Further analysis found a common factor aligned with the technique’s spectrum of hand-initiated kuzushi: From kuzushi (off balancing), through tsukuri (entering), and kake (follow through), tori’s (thrower’s) feet are always relatively parallel with the direction of the throw, in contrast to stepping in or across perpendicularly, like tai otoshi. for instance.
Another epiphany of sorts followed. I recalled that, unawares, I had thrown judoka in randori with uki otoshi on more than a few occasions in the past. This is where many high ranking judokas differ: those who don’t recognize uki otoshi, and those who astutely do. Years ago, a young, suave black belt from across the pond emigrated and joined our dojo.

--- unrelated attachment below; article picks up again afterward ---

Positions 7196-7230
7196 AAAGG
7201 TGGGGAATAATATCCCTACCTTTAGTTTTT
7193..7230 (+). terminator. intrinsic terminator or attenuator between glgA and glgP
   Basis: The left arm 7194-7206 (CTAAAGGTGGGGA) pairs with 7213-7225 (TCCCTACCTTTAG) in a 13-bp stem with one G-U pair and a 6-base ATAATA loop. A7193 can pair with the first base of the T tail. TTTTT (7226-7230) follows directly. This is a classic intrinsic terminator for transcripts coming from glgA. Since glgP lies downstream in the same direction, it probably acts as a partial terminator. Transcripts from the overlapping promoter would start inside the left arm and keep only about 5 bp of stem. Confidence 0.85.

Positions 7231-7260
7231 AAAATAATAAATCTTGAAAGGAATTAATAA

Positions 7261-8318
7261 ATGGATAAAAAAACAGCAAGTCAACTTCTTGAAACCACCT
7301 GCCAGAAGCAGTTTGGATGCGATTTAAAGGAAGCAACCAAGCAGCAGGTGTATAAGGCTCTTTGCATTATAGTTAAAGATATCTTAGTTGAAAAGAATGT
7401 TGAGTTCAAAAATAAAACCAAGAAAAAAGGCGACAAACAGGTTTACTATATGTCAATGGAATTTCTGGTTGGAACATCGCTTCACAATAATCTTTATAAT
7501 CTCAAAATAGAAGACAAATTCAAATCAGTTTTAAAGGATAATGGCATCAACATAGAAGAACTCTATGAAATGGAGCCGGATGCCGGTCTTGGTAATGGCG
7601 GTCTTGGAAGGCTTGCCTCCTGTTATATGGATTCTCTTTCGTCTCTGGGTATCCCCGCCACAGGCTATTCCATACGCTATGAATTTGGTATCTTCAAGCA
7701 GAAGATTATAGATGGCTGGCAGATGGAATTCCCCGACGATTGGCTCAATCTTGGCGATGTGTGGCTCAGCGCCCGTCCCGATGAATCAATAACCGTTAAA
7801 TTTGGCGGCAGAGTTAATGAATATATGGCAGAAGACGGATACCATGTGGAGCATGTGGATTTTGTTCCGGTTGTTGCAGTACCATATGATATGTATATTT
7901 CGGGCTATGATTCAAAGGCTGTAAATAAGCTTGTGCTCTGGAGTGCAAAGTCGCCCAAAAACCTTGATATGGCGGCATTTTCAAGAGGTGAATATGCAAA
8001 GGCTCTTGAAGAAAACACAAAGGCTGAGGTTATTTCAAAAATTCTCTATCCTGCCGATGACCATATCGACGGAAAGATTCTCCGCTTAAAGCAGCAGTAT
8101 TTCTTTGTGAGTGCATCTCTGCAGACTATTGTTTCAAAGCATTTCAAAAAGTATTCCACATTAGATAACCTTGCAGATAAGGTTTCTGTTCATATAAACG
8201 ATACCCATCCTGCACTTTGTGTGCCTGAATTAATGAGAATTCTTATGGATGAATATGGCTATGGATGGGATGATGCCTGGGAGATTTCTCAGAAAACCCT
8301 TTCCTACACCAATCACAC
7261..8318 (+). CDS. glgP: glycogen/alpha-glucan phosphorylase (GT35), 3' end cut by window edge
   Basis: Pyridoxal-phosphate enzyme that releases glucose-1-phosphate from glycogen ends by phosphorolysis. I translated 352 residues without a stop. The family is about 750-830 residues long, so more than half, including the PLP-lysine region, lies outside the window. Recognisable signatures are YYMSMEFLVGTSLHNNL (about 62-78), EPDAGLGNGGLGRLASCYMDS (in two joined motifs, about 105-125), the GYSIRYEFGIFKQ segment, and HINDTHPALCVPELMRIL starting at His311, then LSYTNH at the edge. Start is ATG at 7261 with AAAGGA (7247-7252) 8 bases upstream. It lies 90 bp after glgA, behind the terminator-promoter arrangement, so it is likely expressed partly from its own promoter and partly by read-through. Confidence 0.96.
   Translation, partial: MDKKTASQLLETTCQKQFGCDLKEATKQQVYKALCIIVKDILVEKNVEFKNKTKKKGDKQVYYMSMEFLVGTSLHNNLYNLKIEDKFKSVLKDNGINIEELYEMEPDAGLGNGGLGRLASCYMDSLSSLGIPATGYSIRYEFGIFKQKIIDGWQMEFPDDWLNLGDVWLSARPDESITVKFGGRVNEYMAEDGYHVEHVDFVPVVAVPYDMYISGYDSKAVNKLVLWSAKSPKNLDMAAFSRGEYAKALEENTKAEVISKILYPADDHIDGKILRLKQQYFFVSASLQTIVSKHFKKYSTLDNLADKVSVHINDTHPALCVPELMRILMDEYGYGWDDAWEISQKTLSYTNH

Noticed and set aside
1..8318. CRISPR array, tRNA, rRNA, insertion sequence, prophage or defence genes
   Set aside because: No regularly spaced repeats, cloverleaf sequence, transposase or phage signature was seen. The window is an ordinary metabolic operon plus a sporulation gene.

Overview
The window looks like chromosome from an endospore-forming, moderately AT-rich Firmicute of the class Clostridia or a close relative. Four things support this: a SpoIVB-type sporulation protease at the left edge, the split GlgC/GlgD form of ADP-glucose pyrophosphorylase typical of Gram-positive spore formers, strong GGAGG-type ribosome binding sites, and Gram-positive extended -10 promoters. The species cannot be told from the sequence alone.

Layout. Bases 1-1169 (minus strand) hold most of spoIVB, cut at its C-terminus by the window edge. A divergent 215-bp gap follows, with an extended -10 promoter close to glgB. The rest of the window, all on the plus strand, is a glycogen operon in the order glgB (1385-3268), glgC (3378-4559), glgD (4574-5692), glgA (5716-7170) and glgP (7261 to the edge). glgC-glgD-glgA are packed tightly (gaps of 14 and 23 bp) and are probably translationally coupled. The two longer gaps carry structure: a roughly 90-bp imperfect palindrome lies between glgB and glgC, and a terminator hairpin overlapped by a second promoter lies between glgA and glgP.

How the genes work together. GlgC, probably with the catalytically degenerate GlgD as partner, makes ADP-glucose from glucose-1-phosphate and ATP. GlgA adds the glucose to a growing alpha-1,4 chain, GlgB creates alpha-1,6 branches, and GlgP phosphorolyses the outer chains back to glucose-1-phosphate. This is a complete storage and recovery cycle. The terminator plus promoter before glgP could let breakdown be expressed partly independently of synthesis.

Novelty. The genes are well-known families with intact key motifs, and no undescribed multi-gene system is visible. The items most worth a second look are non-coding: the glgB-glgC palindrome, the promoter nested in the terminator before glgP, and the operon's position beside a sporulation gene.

He was a talented judoka and quite affable, but a sore loser. I was a brown belt then, and we often tangled in randori where I would, on occasion, fall victim to his uchi mata. Then one day he let his guard down.
While we moved sideways, he attempted and missed his uchi mata to which I immediately exploited his extended, unbalanced position by snapping my grip that surged up from my feet and hips instinctively to execute uki otoshi, again unawares of what technique I performed. He dynamically flipped—ippon!
He angrily got up declaring repeatedly, “He didn’t do anything!”
The sensei witnessing the throw and I were stoically muted. It was years later in recollection that I realized I performed a well-executed uki otoshi—Uki otoshi works! This realization was exponential when also recalling the times that my tai otoshi mysteriously worked without stepping across, and other throws were similarly performed without “stepping in” during randori’s fluid movement and momentum.